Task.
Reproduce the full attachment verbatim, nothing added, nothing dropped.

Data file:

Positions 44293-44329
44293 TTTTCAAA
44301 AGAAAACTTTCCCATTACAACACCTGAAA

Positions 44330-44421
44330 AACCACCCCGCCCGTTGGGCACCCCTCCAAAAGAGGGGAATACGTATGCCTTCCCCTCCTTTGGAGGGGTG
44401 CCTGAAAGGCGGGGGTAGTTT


Positions 44293-44329
44293 TTTTCAAA
44301 AGAAAACTTTCCCATTACAACACCTGAAA

Positions 44330-44421
44330 AACCACCCCGCCCGTTGGGCACCCCTCCAAAAGAGGGGAATACGTATGCCTTCCCCTCCTTTGGAGGGGTG
44401 CCTGAAAGGCGGGGGTAGTTT